Ago ergo sum! (I act thus I exist).
According to the embodied approach to cognition, the development of intelligent behaviour depends strongly on active exploration and sensorimotor interactions with the world. There is indeed strong evidence that sensorimotor knowledge of possible action outcomes increases adaptability and prediction of behaviour under uncertain circumstances, from simple actions like moving or grasping an object to more complex social behaviour such as empathizing with other agents or coordinating the behaviour of multiple agents. However, it is not clear how multimodal sensorimotor temporal and spatial associations could be integrated into a single representation of the self or individual sense of agency or ownership. What is a sensorimotor self? How can sensorimotor learning ground the development of a self? And what could be the benefits of having an integrated bodily self-model in order to support effective actions in an uncertain world (e.g., through prediction)?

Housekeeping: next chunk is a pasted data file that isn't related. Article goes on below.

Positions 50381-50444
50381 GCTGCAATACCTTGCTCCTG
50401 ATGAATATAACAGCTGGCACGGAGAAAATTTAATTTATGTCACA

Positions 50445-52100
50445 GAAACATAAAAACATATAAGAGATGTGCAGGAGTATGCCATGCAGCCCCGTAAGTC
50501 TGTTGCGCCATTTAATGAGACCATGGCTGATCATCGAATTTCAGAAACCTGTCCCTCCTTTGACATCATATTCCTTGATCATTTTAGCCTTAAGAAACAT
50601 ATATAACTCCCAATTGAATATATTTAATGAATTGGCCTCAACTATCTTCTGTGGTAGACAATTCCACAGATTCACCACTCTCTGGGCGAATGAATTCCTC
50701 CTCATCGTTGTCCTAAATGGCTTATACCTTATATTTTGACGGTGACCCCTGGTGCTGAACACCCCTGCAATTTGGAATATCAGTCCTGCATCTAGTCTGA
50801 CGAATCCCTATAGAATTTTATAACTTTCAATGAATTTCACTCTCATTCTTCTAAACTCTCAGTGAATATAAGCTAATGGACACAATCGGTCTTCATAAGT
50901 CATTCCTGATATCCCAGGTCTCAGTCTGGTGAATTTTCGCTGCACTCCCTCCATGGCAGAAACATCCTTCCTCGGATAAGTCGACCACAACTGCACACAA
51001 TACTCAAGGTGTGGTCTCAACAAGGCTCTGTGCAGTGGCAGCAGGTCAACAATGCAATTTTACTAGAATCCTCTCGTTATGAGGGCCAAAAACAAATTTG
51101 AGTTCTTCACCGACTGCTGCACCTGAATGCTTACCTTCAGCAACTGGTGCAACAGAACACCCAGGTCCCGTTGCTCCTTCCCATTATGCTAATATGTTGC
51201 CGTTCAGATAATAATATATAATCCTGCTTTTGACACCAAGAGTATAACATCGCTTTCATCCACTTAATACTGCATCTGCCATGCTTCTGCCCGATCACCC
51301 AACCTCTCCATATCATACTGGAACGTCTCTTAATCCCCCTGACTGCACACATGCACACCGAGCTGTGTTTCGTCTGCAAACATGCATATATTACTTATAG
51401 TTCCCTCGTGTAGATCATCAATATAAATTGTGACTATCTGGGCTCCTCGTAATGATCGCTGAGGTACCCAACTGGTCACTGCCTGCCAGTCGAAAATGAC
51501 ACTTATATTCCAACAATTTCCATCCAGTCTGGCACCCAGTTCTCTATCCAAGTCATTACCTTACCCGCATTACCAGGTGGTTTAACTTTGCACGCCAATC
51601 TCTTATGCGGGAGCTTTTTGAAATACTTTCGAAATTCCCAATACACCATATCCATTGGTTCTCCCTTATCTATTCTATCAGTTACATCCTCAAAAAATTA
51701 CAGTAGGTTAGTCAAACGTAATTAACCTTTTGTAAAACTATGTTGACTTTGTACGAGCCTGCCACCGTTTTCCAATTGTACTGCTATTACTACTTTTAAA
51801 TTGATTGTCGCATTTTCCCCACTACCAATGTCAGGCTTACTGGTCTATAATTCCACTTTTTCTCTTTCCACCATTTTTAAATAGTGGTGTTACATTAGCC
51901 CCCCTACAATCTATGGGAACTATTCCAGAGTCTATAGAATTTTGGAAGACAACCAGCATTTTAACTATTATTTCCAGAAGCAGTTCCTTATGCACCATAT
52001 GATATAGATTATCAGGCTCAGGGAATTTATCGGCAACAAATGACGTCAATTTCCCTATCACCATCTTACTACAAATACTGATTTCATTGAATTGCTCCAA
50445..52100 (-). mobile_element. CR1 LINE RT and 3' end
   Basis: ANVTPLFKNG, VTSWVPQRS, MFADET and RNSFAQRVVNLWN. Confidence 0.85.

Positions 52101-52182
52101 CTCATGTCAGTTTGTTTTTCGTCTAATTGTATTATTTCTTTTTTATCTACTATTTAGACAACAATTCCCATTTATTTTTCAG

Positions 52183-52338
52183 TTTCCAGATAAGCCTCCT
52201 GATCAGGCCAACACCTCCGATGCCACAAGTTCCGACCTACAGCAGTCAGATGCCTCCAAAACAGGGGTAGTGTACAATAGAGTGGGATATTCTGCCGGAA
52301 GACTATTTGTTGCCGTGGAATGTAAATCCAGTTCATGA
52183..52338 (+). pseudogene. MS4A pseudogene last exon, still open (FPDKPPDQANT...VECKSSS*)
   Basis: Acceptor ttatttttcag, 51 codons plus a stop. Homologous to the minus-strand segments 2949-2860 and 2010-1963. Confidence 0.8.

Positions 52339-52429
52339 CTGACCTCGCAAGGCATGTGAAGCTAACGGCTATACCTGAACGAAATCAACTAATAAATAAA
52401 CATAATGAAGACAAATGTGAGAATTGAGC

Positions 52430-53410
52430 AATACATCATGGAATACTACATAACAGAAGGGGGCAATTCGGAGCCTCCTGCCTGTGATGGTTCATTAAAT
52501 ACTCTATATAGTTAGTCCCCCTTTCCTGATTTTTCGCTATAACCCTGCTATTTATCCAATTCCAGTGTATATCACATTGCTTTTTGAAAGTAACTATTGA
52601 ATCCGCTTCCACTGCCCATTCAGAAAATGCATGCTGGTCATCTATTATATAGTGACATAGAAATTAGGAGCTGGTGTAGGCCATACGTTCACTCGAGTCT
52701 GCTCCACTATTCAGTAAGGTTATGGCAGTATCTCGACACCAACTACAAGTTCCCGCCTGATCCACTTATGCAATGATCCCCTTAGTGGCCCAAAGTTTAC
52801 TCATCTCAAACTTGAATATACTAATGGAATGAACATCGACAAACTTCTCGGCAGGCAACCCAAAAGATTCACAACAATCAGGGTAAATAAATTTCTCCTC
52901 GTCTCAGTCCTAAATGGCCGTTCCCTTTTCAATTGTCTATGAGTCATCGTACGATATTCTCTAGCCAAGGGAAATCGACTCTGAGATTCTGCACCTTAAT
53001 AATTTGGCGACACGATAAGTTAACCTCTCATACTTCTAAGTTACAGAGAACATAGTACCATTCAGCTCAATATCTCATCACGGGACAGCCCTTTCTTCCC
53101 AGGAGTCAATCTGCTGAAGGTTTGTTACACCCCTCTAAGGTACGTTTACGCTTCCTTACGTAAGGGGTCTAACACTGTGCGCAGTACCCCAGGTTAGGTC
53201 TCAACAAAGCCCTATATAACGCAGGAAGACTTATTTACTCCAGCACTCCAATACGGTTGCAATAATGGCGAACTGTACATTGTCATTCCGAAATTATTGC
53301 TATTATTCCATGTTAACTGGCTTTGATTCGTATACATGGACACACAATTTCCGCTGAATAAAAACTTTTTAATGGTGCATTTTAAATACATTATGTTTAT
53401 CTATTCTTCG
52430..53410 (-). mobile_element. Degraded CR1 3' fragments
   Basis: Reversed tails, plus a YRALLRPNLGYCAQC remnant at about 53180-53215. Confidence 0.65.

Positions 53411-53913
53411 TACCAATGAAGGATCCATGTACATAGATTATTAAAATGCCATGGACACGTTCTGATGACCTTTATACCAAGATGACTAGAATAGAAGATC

This interdisciplinary workshop brings together roboticists, psychologists and cognitive scientist to address these questions and to discuss the challenges and possibilities arising for building real life robots that are able to develop their own bodily self-schema and use it for interaction. The background assumption is that by modelling and assessing the development of a sensorimotor self-schema in a synthetic setting, i.e. in a robot, we will clarify and gain new insights of the underlying mechanisms and processes as well as their interrelation.
The understanding of these mechanisms could also pave the way for improving robot interaction capabilities. Current advanced sensorimotor learning combined with new multi-modal sensing devices make now possible that robots acquire their perceptual model. However, the utility of building such models towards real interaction in unstructured environments is still controversial, due to its lack of efficiency and scalability compared to non-developmental approaches. Thus, this workshop will also examine current computational models for active construction of the self-perceptual schema and their reusability for incremental interaction.